After a little break were are happy to bring back our segment Breaking The Scene, where we dissect a pivoting scene from one of our featured short films with the help of the director. In this edition we get behind the mind of Robert Savage and expose the tantalizing rotating tunnel scene from his film ‘Dawn of the Deaf‘.
Warning: Spoiler alerts ahead – please watch the film below.
The film holds three completely different storylines that highlight the weaknesses, struggles and strengths of being deaf. Each story has its own little shocking moment, which one was your favorite?
Robert: I’m really happy with how all of the strands came together, and they all have moments that really define the film – the scene with Sam and her stepfather, the underpass scene, the lip-ripping finale. I’m really pleased that each strand has its own feel and tone, while still feeling like parts of the same whole – we shot each story chronologically, so it really felt like making three short films back-to-back.
But that’s not really answering your question – I think Sam’s storyline is the most deeply felt, because of how rooted we are in that character’s perspective. The other storylines are a little more tricksy and play with the audience’s perspective, but Sam’s timeline is very direct and emotive. I don’t have a favourite, but I think emotionally Sam’s storyline is the heart of the film.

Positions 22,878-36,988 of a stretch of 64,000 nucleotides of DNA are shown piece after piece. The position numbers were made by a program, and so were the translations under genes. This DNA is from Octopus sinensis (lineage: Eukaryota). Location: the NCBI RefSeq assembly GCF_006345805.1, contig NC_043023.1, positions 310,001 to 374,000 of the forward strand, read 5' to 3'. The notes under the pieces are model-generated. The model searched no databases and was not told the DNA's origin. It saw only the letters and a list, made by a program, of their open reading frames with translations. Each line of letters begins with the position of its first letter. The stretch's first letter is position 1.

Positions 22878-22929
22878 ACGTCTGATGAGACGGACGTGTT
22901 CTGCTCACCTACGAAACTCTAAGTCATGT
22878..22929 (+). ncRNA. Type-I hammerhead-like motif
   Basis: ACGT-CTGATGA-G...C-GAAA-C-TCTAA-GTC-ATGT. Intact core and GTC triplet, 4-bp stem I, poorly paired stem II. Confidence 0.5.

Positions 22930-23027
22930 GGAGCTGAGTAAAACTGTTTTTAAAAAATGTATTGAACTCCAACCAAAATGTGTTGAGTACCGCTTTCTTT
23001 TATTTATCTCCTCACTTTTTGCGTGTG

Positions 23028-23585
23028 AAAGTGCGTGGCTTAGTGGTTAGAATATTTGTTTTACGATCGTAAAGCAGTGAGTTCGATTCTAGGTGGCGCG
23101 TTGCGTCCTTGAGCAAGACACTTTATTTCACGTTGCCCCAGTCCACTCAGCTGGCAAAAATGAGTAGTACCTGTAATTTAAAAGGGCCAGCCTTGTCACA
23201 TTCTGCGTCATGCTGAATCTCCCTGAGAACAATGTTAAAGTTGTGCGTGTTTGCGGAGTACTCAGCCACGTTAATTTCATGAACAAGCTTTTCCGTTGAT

The tunnel scene starts at about two thirds into the film, and up to this point there is absolutely no sign of anything zombi-ish going on. Tell us how this moment came about, how you decided to use a random couple argument to create the film’s big shocker moment?
Robert: I wanted to spend a lot of time for the audience to get to know the characters, empathise with them and understand a little bit about the different aspects of Deafness we were portraying – I always think that people underestimate Horror audiences, and their tolerance for character development and craft, and the film has played brilliantly at horror festivals around the world, despite a “slow” build up to the horror.
The idea was also to make the audience forget they were watching a horror at all, so that when the apocalypse arrives, they are as bewildered as the characters. The idea to have the “reveal” come out of a scene where two characters were arguing in sign language came from an experience I had on a tube – it was packed and thunderously loud, and right at the back were a Deaf couple arguing. They were totally immersed in their fight, and able to continue despite the noise, and I immediately pictured a scene in which the world ended while a Deaf couple were engrossed in an argument, none the wiser.
The cut off subtitles were frustratingly brilliant, it made us realize that the conversation here may not be all that important, that we should be looking for something out – yet keeps us ever so concentrated at trying to capture what’s said and blurring out the background. What was the true intent here? Was that something planned before hand, or just a cool idea that came about in post-production?